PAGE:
Qatar to help Germany cut Russian gas reliance
Germany and Qatar have agreed upon a long-term energy partnership to help cut reliance on Russian gas over the invasion of Ukraine, German Economic Minister Robert Habeck said Sunday.
Habeck, who is on a two-nation visit to the Arabian Gulf, met with Qatari Emir Sheikh Tamim bin Hamad al-Thani in Doha.
"The day has developed a strong dynamic," Habeck said, adding that the emir had pledged more support than Germany had expected.
"Although we might still need Russian gas this year, in the future it won't be so anymore. And this is only the start," Habeck said.
Qatar is one of the three largest exporters of liquified natural gas (LNG).
Renewable energy projects touted
While the minister's visit was widely expected to secure supplies of LNG for Germany, Habeck said the deal also focuses on developing renewable energy projects and measures that promote energy efficiency.
A spokesperson for the German Economy Ministry in Berlin later confirmed that a deal had been clinched.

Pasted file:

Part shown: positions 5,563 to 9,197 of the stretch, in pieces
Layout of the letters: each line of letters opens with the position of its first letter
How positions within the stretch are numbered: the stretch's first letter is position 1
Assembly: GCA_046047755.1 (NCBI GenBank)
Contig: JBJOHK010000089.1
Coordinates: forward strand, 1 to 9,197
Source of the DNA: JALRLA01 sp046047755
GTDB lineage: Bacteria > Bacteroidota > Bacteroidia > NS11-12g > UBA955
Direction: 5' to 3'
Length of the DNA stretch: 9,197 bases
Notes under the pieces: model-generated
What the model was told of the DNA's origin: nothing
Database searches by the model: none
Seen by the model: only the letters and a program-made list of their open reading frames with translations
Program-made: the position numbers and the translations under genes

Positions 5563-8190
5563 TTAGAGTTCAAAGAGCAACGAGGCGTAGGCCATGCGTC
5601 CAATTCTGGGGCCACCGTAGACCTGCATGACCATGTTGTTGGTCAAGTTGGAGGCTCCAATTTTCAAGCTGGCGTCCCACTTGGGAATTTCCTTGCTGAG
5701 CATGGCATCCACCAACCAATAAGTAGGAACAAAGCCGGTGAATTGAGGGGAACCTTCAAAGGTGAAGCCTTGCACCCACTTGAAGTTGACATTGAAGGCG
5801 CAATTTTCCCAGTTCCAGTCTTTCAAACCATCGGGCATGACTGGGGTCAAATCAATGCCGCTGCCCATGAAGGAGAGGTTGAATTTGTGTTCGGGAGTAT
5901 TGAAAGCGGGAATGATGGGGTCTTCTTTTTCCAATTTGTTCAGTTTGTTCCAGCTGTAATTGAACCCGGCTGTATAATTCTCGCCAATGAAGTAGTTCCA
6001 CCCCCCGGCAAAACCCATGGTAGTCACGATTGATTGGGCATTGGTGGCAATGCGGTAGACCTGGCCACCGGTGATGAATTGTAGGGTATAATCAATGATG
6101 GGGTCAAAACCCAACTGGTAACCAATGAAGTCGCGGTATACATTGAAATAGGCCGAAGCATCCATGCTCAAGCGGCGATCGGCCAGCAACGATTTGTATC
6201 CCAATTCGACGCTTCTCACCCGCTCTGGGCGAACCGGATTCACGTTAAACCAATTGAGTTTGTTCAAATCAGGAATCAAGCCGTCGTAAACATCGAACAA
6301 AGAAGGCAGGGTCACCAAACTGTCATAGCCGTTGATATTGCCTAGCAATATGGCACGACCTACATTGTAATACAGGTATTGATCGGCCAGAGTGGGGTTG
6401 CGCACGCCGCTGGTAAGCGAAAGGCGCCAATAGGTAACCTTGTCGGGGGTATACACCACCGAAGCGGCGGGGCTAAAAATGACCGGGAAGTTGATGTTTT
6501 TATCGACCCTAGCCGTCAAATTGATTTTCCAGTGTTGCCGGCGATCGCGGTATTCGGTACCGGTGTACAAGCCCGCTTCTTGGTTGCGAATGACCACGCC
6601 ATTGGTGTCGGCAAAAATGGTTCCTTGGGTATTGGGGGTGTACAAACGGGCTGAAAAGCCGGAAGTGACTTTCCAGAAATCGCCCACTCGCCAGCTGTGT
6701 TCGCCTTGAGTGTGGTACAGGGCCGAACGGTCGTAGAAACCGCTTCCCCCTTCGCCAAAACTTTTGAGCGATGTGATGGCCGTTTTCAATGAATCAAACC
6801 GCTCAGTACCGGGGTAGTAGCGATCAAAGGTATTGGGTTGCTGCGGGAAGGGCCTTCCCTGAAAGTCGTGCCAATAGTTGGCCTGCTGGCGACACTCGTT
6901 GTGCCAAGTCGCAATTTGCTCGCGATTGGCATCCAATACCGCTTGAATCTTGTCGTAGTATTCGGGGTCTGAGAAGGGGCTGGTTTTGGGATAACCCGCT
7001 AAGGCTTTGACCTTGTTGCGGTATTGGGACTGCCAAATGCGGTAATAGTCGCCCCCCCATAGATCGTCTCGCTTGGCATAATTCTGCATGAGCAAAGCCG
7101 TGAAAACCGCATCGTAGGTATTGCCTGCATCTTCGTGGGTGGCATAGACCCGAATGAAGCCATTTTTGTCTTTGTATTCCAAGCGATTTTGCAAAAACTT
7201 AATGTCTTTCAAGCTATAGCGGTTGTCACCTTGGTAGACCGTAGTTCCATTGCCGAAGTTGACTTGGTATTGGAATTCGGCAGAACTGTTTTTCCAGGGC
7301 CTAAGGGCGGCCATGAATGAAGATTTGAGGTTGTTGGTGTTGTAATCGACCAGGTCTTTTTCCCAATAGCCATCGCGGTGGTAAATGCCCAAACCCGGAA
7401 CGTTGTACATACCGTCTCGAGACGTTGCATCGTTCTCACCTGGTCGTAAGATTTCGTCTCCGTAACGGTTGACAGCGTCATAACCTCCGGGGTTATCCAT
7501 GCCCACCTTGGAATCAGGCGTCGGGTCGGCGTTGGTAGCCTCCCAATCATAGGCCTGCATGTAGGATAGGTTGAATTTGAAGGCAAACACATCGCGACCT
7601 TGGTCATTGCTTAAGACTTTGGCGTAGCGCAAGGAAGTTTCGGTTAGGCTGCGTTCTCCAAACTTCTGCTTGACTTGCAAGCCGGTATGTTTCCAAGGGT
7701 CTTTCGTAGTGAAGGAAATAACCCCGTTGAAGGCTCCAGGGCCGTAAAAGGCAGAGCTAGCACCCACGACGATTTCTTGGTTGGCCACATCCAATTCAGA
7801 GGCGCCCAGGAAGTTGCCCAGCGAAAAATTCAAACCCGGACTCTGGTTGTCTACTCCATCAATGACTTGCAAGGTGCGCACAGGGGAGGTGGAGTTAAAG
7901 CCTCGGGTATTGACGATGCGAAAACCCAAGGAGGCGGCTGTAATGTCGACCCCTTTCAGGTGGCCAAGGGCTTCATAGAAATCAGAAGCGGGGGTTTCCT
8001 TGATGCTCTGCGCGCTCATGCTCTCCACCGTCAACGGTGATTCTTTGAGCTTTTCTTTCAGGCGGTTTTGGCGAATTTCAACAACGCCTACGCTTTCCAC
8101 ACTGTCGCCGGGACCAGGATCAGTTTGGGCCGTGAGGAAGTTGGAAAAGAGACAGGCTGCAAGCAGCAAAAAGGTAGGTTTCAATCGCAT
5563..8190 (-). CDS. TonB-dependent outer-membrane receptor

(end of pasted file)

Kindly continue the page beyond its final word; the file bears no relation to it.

"The companies that have come to Qatar with [Habeck] will now enter into contract negotiations with the Qatari side," the spokesperson said.
Berlin plans to bring LNG onboard ships into the country. But there are no terminals to receive them because of the legacy dependency on pipeline gas.
Germany has announced plans to build two new LNG terminals, but they are unlikely to be ready before 2026.
Next stop: UAE
Habeck's trip now moves on to the United Arab Emirates (UAE), which is repositioning itself as a hub for green hydrogen.
The UAE could also help Germany meet its longer-term goal to switch to cleaner energy sources.
Germany is exploring ways to diversify its sources of natural gas in a bid to make the country less dependent on Russia.
However, unlike the United States — which has banned Russian oil exports, Germany says it will need several months, if not longer, to diversify its supplies.
Berlin has already suspended the operating license for the new Nord Stream 2 pipeline, which was meant to deliver Russian natural gas under the Baltic Sea to Germany.
Demand for Russian gas still high
However, the German BDEW energy industry association said last week that Russia's share of Germany's gas supply in January-March, which is not officially published, remained at 40%.
A group of economists estimated last week that EU countries have transferred more than €13.3 billion ($14.7 billion) to Russia for oil, natural gas and coal since the war began.
mm/fb (dpa, Reuters)